Like the most recent NSQIP study discussed earlier, we evaluated postoperative complications and showed that anemia (in conjunction with other variables considered to be part of the overall disease process of anemia) was associated with moderate increased risk of cardiac complications, central nervous system complications, respiratory complications, thrombotic events, wound infections, and return to the operating room. This is not surprising, as anemia in the surgical and nonsurgical setting seems to predict adverse outcomes.

In retrospective studies dealing with chronic exposures, it is important to distinguish between confounding and mediating variables. Adjusting for all available variables (confounding and mediating) potentially could “match away” the total effect of anemia occurring through mediating variables. As clinicians, we were interested in the total effect of anemia on outcomes via all possible pathways and therefore we propensity-matched anemic and nonanemic patients only on a priori–defined confounding variables.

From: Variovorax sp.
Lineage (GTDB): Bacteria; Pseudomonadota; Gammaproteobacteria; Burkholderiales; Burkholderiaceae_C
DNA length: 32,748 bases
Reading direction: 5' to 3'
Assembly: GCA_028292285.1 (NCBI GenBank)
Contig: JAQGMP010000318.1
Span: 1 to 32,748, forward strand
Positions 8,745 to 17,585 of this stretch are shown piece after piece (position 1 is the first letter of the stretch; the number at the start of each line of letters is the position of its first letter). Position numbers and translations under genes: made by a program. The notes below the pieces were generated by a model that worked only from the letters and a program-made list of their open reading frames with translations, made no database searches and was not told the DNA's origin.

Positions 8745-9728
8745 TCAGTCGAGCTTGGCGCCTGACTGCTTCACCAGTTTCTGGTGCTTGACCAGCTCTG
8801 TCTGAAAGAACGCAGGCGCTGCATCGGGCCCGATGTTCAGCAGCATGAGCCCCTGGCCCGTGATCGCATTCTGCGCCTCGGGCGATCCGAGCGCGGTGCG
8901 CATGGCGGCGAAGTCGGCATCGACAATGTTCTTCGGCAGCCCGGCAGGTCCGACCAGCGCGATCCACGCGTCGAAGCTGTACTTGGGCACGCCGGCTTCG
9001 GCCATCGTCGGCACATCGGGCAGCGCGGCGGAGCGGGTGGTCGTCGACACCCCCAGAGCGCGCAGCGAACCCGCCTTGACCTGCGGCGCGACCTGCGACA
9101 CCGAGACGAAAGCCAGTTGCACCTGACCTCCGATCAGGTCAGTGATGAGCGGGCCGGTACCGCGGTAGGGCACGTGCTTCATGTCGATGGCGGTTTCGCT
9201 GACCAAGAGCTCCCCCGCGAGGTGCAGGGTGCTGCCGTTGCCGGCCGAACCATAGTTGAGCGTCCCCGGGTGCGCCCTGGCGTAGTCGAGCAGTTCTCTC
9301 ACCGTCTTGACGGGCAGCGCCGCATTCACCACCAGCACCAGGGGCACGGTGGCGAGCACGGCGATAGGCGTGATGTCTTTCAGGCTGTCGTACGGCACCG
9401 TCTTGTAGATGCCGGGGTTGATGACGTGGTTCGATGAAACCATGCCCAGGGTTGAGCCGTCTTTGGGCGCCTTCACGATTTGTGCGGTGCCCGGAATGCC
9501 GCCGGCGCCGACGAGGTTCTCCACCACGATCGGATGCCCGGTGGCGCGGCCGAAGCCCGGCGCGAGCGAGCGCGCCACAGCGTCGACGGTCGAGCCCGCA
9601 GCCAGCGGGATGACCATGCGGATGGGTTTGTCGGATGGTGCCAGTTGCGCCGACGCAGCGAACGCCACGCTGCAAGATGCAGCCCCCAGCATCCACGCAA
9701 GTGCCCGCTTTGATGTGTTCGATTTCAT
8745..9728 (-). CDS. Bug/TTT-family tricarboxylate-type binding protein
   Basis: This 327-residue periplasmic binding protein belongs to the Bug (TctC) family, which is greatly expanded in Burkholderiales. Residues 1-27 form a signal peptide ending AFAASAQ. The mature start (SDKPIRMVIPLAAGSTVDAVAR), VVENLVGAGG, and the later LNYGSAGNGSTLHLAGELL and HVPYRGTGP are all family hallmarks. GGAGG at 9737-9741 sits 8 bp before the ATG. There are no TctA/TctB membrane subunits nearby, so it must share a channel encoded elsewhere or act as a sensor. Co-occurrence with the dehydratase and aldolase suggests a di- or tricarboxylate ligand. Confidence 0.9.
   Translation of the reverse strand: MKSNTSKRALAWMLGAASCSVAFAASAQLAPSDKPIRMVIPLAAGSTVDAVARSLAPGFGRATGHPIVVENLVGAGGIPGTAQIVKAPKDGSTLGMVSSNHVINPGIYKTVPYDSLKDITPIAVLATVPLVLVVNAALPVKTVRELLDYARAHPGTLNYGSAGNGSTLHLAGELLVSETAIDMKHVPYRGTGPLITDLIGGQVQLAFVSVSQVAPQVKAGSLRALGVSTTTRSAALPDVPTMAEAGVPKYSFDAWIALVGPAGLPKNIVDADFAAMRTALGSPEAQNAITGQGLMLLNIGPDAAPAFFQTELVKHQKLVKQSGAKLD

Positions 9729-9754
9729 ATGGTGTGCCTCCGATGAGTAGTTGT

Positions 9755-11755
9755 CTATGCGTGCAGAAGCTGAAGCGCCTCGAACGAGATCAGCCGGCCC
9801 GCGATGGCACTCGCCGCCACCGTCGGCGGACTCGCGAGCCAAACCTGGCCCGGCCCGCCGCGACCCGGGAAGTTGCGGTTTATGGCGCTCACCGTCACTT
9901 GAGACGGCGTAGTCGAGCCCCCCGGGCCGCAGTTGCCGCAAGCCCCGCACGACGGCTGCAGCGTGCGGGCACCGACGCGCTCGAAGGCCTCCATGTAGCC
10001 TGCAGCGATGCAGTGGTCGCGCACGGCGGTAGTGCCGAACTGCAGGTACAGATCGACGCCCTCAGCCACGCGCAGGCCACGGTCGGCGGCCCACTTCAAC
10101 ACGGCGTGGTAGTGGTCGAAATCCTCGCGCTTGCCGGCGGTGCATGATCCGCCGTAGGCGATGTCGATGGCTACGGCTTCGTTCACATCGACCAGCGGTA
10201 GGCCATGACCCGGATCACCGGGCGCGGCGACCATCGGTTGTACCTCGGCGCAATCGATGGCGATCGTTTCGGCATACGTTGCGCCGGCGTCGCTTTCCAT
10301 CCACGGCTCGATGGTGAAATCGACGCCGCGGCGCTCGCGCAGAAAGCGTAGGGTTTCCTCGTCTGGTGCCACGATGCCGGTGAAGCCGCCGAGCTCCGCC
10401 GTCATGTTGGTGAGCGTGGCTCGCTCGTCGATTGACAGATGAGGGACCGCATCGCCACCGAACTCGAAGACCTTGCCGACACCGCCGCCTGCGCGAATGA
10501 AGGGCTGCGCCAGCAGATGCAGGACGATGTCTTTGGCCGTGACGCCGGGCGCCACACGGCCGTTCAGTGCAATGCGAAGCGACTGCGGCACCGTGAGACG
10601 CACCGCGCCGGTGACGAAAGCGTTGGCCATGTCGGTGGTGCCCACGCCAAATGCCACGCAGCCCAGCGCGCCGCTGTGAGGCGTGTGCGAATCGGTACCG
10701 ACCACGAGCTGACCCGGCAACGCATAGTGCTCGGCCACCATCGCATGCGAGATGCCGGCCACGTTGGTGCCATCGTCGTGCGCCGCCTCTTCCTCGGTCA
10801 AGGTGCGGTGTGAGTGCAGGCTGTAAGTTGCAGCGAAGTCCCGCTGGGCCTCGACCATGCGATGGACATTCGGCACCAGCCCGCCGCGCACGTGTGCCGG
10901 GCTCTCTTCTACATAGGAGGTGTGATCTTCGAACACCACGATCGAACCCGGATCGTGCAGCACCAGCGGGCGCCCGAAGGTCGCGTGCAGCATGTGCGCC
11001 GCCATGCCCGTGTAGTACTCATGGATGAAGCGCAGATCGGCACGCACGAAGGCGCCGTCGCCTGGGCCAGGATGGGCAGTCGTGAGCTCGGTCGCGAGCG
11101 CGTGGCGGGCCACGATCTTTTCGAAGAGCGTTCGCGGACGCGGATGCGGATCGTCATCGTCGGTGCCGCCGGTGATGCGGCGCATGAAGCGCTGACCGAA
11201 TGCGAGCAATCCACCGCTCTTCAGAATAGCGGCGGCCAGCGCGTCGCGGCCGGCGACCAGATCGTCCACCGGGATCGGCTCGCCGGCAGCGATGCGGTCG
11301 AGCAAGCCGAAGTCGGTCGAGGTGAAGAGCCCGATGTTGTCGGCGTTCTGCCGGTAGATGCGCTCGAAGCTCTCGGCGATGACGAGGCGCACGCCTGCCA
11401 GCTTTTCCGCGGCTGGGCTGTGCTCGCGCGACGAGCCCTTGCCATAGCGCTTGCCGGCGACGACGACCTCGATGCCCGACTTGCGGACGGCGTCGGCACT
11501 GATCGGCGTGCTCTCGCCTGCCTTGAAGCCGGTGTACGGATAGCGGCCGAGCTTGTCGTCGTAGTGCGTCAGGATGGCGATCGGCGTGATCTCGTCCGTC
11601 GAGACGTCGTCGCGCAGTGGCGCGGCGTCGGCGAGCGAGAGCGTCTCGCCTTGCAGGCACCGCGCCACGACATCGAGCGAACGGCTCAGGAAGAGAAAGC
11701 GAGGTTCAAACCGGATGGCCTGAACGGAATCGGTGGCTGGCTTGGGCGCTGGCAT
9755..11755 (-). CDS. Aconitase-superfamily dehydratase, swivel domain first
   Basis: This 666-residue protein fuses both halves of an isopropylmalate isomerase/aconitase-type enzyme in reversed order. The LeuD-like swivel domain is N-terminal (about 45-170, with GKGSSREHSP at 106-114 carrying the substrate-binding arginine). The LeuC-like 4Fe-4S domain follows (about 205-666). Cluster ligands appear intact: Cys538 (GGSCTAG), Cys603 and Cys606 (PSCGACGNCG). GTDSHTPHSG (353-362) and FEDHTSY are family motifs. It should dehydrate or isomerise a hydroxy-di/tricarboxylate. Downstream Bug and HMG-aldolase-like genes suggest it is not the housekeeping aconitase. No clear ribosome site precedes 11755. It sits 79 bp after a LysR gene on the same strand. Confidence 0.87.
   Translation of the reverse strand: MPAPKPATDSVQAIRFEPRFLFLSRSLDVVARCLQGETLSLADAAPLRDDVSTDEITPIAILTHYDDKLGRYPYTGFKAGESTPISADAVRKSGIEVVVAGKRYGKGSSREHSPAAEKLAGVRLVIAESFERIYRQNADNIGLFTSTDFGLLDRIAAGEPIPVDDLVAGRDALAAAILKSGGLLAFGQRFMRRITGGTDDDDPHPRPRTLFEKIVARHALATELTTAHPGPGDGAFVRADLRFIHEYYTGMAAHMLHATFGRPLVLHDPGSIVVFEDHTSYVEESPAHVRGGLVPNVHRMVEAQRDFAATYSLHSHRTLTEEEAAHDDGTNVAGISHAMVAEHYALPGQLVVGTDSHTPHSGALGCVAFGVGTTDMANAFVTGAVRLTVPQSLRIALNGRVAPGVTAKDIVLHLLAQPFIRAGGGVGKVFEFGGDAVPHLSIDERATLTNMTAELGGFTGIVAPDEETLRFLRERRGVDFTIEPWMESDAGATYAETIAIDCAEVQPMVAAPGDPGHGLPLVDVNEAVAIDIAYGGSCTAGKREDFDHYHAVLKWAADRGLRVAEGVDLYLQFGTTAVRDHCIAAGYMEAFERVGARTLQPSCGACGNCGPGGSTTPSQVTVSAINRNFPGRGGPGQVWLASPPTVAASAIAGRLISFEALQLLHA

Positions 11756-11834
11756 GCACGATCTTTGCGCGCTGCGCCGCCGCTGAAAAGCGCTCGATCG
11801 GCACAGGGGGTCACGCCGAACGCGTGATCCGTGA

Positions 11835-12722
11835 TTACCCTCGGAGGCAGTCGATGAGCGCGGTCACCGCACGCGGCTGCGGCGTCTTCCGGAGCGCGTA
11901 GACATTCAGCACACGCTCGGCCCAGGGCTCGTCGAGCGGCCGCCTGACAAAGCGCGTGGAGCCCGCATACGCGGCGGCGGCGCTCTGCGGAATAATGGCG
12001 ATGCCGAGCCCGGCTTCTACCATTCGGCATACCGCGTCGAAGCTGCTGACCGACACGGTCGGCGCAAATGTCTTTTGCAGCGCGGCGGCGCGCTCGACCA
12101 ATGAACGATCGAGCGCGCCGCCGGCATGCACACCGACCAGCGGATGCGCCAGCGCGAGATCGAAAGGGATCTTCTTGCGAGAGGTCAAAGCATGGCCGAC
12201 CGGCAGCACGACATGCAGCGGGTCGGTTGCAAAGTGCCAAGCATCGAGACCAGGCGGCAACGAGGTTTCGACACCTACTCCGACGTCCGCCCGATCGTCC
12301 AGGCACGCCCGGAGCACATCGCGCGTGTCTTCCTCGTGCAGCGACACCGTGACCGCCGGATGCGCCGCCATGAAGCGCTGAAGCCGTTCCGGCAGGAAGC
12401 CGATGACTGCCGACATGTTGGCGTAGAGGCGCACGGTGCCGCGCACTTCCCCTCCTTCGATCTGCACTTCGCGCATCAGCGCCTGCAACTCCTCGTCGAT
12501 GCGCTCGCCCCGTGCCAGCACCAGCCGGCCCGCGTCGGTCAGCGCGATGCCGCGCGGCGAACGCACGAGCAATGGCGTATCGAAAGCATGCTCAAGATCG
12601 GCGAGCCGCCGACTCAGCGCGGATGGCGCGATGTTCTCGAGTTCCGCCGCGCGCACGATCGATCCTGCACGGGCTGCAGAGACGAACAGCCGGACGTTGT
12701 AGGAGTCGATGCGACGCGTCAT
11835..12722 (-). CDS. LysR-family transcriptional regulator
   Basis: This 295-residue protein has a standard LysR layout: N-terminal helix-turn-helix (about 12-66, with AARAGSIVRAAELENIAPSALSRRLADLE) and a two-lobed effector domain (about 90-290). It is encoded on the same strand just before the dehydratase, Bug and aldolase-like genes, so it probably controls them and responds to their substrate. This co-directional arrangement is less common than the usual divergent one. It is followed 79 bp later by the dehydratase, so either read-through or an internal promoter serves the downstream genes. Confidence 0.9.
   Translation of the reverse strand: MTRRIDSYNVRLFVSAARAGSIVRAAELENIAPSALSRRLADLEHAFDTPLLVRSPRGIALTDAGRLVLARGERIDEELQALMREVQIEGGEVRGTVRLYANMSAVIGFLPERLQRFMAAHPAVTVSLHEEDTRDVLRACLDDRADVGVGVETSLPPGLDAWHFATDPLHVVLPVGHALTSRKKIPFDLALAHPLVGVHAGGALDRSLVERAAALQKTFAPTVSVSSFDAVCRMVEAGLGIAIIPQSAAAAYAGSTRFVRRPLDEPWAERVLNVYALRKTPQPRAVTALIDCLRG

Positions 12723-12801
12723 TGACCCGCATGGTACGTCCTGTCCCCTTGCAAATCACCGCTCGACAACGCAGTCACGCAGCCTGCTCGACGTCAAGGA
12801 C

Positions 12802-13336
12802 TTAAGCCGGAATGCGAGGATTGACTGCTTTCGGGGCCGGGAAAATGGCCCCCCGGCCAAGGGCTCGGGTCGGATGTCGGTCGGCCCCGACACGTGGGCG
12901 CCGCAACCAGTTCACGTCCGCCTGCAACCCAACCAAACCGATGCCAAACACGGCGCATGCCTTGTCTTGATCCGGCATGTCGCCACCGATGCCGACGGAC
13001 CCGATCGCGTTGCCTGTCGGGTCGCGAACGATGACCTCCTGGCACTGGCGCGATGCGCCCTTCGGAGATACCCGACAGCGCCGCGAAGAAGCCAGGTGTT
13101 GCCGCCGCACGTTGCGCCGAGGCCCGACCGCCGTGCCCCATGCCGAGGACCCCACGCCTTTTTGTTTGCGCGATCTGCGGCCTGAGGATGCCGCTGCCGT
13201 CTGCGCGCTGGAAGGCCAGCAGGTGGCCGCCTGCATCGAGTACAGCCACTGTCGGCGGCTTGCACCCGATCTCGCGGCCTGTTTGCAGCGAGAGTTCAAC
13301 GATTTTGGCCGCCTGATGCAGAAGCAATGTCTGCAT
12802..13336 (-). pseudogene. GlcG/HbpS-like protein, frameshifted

Our study, and the 3 most recent studies, all used the World Health Organization definition for perioperative anemia. Indeed, the analyses of all 3 studies showed an increased risk of mortality with preoperative hematocrit levels deviating from 39%. In the study by Wu et al,11 the odds ratio for 30-day death was close to 1 for the hematocrit range between 39% and 47%; similarly, our study shows maximum risk at preoperative hematocrit levels below 28% and minimum risk at hematocrit levels between 37% and 48% indicating that this range should be the goal to minimize risk. It is unknown whether preoperative anemia should be corrected before surgery. Furthermore, there are very few guidelines with regard to perioperative transfusion management. However, because of the well-known association between RBC transfusions and postoperative morbidity, clinicians typically use rather restrictive transfusion strategies. In fact, many studies show that perioperative hemoglobin levels of 5 to 7 are well tolerated by patients without major cardiac comorbidities with regard to cardiac performance, tissue oxygenation, systemic oxygen delivery, and overall postoperative morbidity.34–37